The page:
Nearly 80% of the world’s 25 million or so amputees live in developing countries. For most of them buying a prosthetic limb is luxury they will never be able to afford. IPT, a non-profit start-up founded in 2010 by University of Illinois engineering students, hopes to change that with the Open Socket: an affordable prosthesis that doesn’t need to be custom-made or fitted.
Speaking to CNN Money, Adam Booher, IPT’s president, said the Open Socket is “designed to be taken out of the box, or off the shelf and fit to someone in less that 20 minutes.”
Made primarily from rigid plastics and flexible cloth, the Open Socket is designed to be easily adjustable and fit a wide number of amputee cases. The goal is to offer an alternative to having to buy a custom-made prosthesis. IPT is working to get the cost below $300 so organizations around the world can help a larger number of people.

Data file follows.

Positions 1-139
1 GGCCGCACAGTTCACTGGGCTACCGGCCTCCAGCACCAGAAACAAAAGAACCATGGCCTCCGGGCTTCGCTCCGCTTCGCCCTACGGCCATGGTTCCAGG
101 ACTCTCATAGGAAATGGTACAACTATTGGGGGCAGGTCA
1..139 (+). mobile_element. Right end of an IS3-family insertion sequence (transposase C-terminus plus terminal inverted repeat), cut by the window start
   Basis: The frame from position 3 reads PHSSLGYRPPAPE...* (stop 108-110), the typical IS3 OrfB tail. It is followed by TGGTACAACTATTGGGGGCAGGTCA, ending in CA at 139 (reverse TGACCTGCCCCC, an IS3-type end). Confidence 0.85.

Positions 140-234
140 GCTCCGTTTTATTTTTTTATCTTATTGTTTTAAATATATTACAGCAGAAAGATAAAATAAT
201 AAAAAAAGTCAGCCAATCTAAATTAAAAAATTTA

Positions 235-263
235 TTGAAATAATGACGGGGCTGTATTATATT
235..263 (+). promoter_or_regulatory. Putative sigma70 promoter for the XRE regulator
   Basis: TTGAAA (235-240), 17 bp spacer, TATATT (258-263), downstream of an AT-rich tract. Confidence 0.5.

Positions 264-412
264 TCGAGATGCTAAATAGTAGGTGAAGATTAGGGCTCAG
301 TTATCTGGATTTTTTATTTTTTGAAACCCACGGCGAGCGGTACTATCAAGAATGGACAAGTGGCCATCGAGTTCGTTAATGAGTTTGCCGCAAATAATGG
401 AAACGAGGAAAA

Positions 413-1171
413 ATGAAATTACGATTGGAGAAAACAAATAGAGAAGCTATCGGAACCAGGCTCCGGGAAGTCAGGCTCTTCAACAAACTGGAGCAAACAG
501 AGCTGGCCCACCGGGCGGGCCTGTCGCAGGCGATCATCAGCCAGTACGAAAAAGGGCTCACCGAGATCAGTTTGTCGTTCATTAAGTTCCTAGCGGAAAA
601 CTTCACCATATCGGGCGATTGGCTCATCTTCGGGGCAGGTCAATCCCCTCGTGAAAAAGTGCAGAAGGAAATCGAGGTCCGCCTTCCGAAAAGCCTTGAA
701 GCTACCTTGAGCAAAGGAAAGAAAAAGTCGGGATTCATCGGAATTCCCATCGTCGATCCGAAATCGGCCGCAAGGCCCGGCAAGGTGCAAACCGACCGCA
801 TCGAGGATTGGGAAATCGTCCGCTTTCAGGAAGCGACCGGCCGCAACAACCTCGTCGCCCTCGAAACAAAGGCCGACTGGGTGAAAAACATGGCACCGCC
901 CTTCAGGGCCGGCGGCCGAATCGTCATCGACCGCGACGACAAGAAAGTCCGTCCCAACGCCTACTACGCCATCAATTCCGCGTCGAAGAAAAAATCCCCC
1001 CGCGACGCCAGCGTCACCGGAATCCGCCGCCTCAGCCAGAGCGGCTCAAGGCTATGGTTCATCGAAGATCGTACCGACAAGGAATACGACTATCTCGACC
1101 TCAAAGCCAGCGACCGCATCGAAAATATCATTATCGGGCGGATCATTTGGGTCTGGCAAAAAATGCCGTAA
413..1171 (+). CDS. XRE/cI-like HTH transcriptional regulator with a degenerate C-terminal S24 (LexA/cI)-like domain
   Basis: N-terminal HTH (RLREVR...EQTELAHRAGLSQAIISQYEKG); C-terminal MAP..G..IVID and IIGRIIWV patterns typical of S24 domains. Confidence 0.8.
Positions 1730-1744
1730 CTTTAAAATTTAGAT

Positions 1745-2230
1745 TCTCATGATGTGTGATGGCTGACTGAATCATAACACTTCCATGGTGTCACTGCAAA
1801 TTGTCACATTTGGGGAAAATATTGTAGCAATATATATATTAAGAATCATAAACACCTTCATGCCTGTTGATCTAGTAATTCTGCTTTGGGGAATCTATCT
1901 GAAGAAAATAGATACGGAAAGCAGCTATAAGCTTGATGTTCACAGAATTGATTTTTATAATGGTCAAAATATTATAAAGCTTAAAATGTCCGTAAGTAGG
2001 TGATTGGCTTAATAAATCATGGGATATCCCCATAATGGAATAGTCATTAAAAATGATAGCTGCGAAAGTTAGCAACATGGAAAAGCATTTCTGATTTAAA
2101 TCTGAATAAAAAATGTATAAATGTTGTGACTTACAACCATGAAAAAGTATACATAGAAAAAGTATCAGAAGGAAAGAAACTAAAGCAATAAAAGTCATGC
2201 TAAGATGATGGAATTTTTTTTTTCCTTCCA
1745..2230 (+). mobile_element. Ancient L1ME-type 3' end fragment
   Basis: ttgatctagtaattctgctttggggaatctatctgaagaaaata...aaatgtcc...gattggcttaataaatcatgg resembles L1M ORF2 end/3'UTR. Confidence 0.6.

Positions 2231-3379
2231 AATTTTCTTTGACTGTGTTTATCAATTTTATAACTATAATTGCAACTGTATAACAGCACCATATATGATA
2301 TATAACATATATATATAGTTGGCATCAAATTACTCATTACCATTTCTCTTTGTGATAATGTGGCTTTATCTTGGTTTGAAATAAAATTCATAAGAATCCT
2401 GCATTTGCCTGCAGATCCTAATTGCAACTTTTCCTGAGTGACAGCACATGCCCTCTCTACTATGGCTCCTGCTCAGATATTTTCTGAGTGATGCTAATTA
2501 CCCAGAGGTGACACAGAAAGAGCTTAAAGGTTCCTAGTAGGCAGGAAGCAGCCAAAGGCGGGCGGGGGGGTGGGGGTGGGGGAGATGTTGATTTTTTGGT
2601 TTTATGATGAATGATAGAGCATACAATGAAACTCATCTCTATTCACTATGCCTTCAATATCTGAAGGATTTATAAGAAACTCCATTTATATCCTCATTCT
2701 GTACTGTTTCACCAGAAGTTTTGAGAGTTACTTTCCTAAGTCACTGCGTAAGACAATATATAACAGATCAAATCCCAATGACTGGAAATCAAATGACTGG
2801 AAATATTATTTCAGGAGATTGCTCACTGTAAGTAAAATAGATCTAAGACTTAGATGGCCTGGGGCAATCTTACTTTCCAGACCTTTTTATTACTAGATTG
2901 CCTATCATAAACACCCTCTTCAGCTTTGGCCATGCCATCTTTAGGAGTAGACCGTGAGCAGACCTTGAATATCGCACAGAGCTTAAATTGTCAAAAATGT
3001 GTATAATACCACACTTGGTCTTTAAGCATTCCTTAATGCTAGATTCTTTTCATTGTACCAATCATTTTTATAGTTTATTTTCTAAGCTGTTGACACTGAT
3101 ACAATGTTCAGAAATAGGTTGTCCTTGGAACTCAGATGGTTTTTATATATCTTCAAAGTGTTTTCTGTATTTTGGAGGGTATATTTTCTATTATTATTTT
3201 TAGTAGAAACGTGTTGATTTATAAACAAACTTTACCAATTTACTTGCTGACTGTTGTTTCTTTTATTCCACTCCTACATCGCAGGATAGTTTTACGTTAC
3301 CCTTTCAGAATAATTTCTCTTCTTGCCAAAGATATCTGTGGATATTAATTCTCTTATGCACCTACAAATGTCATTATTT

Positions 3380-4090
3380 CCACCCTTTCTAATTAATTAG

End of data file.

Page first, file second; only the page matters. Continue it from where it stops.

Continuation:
“The key for us will be partnering with aid organizations to get it out there and in the hands of people who can use it,” said Booher.
The above clip shows the IPT team developing the Open Socket in Guatemala. Head to SupportIPT.org to learn more.